One other thing that a student must learn is that encyclopedias typically aren't useful material for citation in the first place. If you're doing research at anything beyond a fifth-grade library project, you need to get your information from grownup books. If a student of mine used Wikipedia, Britannica, or any other encyclopedia or encyclopedoid thing in a paper, I wouldn't recognize it as a valid source for citation, and neither would (or should) most other educators at the high school or university levels.

Re:Sure they should, sorta (1)

MarcoF (1165863) | more than 6 years ago | (#21622353)

"Students should definitely use Wikipedia as a good place to find real sources. Of course, if they actually cite it, they're freakin' insane and should go back and re-learn how to research." I couldn't have said it better, see my own thoughts on why Wikipedia should never be used as a real source here: http://digifreedom.net/node/61 [digifreedom.net]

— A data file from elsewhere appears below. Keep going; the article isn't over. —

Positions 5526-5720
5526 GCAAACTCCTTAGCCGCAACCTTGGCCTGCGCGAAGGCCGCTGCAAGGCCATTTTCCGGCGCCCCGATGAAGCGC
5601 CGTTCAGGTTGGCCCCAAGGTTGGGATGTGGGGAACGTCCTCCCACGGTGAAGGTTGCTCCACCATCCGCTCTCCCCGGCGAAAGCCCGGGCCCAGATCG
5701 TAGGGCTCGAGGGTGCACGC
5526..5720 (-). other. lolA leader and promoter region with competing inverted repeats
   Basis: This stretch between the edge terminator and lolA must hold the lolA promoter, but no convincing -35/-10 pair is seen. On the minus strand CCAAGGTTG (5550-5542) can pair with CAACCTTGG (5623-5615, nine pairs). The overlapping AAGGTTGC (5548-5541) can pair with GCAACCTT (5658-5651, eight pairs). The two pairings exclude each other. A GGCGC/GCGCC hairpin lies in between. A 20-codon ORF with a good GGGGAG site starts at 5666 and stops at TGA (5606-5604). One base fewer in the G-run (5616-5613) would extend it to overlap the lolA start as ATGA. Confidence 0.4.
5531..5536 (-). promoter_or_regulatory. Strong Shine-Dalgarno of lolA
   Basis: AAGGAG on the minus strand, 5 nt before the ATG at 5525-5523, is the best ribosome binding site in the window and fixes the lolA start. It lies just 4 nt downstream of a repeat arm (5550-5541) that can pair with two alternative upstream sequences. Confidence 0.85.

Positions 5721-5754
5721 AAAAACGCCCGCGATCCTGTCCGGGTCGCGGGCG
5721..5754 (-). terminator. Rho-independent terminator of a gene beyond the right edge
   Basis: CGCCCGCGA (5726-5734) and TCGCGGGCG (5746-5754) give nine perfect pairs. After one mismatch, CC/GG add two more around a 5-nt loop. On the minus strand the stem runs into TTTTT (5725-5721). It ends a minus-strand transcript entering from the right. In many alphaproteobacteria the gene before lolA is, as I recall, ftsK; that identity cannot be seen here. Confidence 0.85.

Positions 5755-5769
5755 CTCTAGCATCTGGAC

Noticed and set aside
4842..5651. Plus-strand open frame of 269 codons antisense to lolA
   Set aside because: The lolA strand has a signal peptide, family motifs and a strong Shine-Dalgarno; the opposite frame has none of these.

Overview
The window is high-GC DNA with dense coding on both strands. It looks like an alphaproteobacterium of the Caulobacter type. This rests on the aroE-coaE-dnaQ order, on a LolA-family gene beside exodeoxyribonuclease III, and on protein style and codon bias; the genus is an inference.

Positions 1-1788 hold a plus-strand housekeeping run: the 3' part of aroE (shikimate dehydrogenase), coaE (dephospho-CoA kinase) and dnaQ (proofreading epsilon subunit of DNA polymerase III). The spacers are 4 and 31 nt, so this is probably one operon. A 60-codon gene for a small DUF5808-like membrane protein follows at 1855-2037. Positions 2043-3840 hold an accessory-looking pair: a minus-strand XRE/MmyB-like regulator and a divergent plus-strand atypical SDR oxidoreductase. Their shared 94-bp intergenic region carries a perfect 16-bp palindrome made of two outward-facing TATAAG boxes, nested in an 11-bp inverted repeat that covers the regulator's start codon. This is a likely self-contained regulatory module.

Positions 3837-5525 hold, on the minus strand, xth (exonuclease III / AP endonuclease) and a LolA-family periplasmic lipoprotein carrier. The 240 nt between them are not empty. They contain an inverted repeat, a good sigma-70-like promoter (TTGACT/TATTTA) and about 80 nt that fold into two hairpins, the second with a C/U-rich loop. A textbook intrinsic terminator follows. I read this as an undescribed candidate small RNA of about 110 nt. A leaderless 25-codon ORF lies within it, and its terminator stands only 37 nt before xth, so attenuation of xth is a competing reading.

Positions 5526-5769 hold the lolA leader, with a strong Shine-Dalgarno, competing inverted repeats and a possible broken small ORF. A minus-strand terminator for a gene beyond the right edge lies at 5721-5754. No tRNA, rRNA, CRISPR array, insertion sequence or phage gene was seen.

I consider citing Wikipedia okay... (1)

r6144 (544027) | more than 6 years ago | (#21622523)

...if the student can understand the stuff on Wikipedia but the primary source is too difficult for him. It's not good to cite an encyclopedia, but it is at least better than citing something you don't properly understand.

The smart way to cite Wikipedia (1)

SamP2 (1097897) | more than 6 years ago | (#21622591)

It's no secret that many teachers and profs dislike WP. This is what I do when I need research:

1. Go to WP and look up the subject
2. Visit the references of the article
3. Use those references in my work, quoting directly from them
4. Cite those references in my work
5. Never cite Wikipedia

This way, I achieve: